In appearance, all of Daniel’s books have easy-to-read scores with no illustrations. The titles of each piece are in fun fonts depending on the subject of each piece.
All of Daniel’s books can be purchased in hard copies or as digital copies (be careful that you’ve selected the right one when you check-out! The digital ones clearly say “Digital Edition” in the title, and allow for one print-out of the book). The prices for the music of Daniel’s website are in Australian dollars. Daniel assured me that when you check-out, the conversion to your currency would be made properly. The current rate of AUD compared to USD is about 1:1.
Soundscapes Book 1
The pieces in Sounscapes Book 1 have a pop-ish and almost rock music sound to them, while retaining elements of classical music and good educational writing for students. The pieces feature repetitive patterns and chord progressions, catchy tunes, lyrical RH melodies, syncopated rhythms, and repeated LH notes.
I would use this book with an early intermediate student (probably no younger than age 9) who has good technique and an excellent sense of rhythm. It could also be a great option for teenagers or adult students at that level of playing. The pieces are very appealing in sound and would be a great option for boy students.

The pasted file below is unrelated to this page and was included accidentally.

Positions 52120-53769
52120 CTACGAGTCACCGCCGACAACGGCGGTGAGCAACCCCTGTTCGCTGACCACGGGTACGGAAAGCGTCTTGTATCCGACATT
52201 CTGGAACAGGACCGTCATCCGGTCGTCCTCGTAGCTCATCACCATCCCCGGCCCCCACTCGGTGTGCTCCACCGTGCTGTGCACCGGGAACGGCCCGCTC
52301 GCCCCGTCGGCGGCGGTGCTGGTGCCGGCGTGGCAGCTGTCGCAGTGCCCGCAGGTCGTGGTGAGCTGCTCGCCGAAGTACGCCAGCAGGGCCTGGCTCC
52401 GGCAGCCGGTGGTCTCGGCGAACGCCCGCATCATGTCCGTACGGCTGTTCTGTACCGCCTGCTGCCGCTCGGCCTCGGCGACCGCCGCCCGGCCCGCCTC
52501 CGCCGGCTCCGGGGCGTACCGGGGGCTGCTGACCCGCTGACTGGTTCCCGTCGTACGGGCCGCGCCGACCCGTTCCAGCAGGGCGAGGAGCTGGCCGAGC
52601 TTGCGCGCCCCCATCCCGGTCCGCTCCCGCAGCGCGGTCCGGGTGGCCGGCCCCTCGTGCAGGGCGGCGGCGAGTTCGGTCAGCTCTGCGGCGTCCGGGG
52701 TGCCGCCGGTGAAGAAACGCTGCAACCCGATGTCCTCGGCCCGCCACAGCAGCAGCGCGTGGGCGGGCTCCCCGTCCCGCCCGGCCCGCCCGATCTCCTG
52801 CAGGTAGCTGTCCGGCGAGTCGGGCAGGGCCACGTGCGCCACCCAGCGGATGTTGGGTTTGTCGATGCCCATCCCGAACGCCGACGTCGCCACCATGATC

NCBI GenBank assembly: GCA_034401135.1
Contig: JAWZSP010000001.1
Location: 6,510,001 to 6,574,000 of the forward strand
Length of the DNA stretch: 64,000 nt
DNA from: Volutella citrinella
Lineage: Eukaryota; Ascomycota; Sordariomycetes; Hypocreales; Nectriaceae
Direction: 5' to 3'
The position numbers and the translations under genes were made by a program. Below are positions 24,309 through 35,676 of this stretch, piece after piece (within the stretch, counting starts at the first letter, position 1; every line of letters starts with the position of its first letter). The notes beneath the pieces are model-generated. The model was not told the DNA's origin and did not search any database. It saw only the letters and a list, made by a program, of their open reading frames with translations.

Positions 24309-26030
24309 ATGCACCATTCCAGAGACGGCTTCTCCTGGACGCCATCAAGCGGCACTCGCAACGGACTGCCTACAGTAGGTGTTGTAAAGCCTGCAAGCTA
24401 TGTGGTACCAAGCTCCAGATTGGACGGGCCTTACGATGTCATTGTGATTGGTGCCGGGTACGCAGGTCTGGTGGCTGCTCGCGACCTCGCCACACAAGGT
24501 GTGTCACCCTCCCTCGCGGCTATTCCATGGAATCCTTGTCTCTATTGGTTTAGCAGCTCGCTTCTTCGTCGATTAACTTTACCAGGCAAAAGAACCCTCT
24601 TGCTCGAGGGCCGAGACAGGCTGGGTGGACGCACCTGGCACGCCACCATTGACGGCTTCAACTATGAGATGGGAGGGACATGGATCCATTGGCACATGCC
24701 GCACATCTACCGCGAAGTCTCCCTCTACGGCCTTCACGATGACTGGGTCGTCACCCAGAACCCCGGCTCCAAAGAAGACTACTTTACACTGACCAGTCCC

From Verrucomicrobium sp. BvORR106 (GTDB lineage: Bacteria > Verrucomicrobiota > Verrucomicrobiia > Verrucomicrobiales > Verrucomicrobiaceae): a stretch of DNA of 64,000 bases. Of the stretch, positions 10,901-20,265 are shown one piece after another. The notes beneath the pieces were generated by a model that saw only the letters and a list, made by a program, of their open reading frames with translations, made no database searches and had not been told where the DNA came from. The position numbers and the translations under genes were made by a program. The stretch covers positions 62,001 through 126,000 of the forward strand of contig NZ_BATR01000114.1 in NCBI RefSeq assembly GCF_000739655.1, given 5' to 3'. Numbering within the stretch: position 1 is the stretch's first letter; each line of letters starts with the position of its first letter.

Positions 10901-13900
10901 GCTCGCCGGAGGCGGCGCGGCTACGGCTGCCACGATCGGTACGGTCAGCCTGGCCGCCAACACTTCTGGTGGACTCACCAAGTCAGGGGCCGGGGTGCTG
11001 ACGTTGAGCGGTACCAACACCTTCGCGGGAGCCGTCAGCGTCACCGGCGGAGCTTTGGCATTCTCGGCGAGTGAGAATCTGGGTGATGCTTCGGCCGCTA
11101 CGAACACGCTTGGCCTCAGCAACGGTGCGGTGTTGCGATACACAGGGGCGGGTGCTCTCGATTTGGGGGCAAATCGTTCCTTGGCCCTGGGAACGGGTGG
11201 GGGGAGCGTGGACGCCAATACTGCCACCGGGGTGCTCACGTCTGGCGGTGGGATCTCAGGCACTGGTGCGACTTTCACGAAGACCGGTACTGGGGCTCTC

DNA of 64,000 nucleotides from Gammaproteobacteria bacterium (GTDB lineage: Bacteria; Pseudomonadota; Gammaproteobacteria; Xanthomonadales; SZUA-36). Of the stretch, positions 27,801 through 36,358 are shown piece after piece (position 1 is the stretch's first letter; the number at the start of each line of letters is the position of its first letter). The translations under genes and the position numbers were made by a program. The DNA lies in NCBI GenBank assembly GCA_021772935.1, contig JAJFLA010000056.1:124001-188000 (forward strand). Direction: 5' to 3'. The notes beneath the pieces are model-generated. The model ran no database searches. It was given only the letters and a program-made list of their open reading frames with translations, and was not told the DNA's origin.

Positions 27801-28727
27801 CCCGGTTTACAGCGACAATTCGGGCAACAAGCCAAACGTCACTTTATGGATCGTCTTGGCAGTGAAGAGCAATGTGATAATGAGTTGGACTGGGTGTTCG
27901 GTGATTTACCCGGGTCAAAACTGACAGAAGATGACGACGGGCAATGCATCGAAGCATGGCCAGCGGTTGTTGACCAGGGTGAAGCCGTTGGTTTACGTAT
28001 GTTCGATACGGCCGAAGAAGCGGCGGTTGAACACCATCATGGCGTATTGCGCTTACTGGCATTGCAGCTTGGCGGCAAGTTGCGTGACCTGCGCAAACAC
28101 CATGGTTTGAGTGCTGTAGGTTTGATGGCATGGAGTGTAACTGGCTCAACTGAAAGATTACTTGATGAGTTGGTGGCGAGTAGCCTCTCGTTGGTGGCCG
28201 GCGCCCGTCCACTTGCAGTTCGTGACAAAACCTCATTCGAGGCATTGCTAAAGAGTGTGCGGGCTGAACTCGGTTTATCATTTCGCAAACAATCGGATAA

Greetings! Today I have two important announcements:
I have finished all the requirements for my Master’s degree! HOORAY! =D
Today we have a new GIVEAWAY! Here are the details:
Andrea & Trevor Dow from yesterday’s interview have kindly agreed to sponsor a giveaway of Episode 1 of The Adventures of Fearless Fortissimo! This pdf is a $19.95 value and contains Early Elementary, Elementary, and Intermediate Level versions of the pieces, accompanied by a three page comic. Once you’ve purchased the pdf, you are free to print off as many copies as needed for use with your students! Read more about The Adventures of Fearless Fortissimo piano music for boys by clicking here.
Tell us about how you would use The Adventures of Fearless Fortissimo in your studio!
Or, share any tips you have about keeping boy students motivated in their piano studies.
You may earn one additional entry in the giveaway by sharing the link to this giveaway on your blog or on your facebook page. Be sure to leave an additional comment on this post to let me know you’ve done this, so that you get your extra entry.
The winner will be chosen via random number generator. Enter before Thursday, May 19, 2011 @ midnight for your chance to win!
The website for their music school, Wildflower Music Studio, can be viewed here.
Their latest project has been to write a series of piano music intended for boys. The series of “episodes” is accompanied by comic book illustrations that tell the adventures of Fearless Fortissimo.